The clinic-epidemiological characteristics of respondents in our study are given in Table 1. The age range of the study group (M: F 31:19) ranged from 17-84 years with a mean age of 59.8±4.2 years. The duration of PHN varied from 1 month to 13 months with a mean duration of 2.4 months. The most common dermatomes of involvement were thoracic in 42% (n=21), ocular in 22% (n=11), cervical in 18& (n=9) and lumbar in 12% (n=6). Majority of patients in our study belonged to a rural background (68%, n=34) and were either illiterate (24%, n=12) or had a schooling upto high school (42%, n=21). In our study group, 38% (n=19) did not take any medication for herpes zoster, 16% (n=8) took delayed treatment and 24% (n=12) took incomplete treatment and only 22% (n=11) respondents took timely and complete treatment. None of the respondents in our study had varicella vaccination. There was a history of application of indigenous medications over herpes zoster in 68% (n=34) respondents, with ayurvedic and herbal preparations being the most common medications. Associated comorbidities were present in 34% (n=17) of the respondents with diabetes mellitus being the most common, present in 18% (n=9), followed by hypertension in 12% (n=6), systemic malignancy in 6% (n=3) and chronic kidney disease in 4% (n=2).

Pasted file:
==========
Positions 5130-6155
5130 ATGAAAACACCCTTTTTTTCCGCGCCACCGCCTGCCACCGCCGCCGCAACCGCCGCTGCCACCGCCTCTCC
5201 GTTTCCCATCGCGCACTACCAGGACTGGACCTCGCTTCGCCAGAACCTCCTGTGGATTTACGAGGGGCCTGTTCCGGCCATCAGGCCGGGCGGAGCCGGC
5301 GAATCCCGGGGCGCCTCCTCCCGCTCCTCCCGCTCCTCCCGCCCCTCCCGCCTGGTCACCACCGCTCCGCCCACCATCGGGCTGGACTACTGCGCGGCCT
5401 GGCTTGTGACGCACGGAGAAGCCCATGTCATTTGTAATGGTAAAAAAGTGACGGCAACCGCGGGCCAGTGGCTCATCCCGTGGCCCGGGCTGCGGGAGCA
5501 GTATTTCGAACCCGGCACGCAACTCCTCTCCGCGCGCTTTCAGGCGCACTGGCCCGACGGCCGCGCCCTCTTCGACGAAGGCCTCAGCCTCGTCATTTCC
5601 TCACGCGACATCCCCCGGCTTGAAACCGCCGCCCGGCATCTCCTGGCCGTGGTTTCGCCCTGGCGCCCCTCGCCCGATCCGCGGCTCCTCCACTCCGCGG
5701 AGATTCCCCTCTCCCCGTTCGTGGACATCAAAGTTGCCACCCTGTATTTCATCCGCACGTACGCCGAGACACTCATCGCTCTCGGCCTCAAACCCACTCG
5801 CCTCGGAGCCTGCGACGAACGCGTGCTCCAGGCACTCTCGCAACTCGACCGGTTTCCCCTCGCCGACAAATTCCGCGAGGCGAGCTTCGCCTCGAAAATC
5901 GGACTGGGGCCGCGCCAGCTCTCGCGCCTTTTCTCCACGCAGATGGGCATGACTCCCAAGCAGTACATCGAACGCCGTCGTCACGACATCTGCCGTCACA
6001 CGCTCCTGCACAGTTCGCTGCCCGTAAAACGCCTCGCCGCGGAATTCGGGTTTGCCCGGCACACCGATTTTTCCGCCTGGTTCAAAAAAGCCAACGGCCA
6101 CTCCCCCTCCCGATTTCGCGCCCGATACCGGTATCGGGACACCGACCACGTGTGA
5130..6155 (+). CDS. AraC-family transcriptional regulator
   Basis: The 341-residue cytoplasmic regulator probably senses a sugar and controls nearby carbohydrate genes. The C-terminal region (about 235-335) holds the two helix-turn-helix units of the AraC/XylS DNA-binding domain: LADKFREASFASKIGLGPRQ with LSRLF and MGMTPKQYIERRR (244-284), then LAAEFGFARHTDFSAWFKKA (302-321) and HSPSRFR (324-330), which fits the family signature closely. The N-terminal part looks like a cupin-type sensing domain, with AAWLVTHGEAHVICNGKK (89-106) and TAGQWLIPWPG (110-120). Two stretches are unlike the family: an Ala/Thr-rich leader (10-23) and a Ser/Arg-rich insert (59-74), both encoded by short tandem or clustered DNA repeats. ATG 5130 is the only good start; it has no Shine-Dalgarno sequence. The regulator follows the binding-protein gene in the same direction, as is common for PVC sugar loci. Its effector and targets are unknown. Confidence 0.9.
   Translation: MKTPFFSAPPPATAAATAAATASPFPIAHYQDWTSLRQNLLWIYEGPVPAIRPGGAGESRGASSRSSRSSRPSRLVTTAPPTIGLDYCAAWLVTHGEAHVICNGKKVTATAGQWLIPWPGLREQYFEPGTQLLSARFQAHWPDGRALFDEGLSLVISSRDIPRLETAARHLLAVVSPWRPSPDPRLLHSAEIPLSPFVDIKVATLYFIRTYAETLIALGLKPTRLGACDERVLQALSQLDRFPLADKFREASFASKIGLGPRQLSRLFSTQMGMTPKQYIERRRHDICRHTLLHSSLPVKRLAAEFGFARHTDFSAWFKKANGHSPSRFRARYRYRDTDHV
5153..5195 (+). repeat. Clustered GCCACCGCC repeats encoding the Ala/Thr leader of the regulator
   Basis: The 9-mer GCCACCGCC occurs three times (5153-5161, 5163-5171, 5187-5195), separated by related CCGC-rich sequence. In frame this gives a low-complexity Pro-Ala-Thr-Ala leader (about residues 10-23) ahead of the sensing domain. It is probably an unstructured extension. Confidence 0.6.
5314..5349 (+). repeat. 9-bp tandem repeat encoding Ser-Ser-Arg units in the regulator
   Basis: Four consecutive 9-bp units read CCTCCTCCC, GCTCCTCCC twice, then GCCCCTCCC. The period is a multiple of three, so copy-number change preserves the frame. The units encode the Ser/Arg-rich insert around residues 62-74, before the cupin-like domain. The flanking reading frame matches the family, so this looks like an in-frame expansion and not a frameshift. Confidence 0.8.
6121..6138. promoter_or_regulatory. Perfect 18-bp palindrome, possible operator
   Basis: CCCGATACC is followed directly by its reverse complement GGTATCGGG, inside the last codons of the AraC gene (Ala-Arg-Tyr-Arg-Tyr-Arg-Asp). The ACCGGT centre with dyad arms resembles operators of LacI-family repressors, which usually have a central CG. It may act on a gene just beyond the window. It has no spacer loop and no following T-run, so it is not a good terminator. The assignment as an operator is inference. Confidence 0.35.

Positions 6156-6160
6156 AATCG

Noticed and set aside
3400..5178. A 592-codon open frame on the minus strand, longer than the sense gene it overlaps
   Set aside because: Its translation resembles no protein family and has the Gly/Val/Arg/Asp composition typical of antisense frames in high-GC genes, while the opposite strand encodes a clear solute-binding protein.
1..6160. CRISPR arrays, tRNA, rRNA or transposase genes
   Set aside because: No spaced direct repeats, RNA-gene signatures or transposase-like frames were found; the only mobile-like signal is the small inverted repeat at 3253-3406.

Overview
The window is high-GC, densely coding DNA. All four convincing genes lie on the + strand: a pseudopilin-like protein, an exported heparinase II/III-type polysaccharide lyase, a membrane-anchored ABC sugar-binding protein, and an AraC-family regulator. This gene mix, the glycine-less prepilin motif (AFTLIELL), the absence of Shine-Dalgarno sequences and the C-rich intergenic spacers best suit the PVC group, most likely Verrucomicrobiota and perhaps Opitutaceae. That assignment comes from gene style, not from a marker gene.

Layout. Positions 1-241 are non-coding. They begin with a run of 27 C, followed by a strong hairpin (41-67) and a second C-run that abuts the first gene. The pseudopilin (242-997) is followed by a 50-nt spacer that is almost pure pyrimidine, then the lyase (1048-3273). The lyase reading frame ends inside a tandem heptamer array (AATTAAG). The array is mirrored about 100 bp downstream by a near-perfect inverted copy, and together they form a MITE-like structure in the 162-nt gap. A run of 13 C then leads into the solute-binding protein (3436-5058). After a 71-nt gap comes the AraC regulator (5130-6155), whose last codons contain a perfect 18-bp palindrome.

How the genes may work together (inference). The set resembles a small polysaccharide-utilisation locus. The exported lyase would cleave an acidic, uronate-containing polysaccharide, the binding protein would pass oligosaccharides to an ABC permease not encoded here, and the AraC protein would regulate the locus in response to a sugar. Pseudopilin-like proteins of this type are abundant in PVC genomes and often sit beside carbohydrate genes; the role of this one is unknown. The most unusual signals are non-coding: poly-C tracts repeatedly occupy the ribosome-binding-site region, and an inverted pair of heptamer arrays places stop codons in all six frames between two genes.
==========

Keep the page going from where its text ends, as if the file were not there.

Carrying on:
Table 1: Clinico-epidemiological characteristics of the study group           

DISCUSSION

PHN is a chronic debilitating complication of Herpes zoster which is caused due to damage to the sensory nerves which lead to activity of primary afferent neurons resulting in their spontaneous activity which causes continuous pain in the absence of any continuous tissue damage. The pain in PHN may be intermittent or continuous and is usually does not correlate with any external stimuli. Some patients also present with allodynia with a light touch causing a severe lancinating pain. Pain may not be the presenting feature in a few patients, where PHN presents as persistent itching, sensory loss or a persistent tingling sensation [13].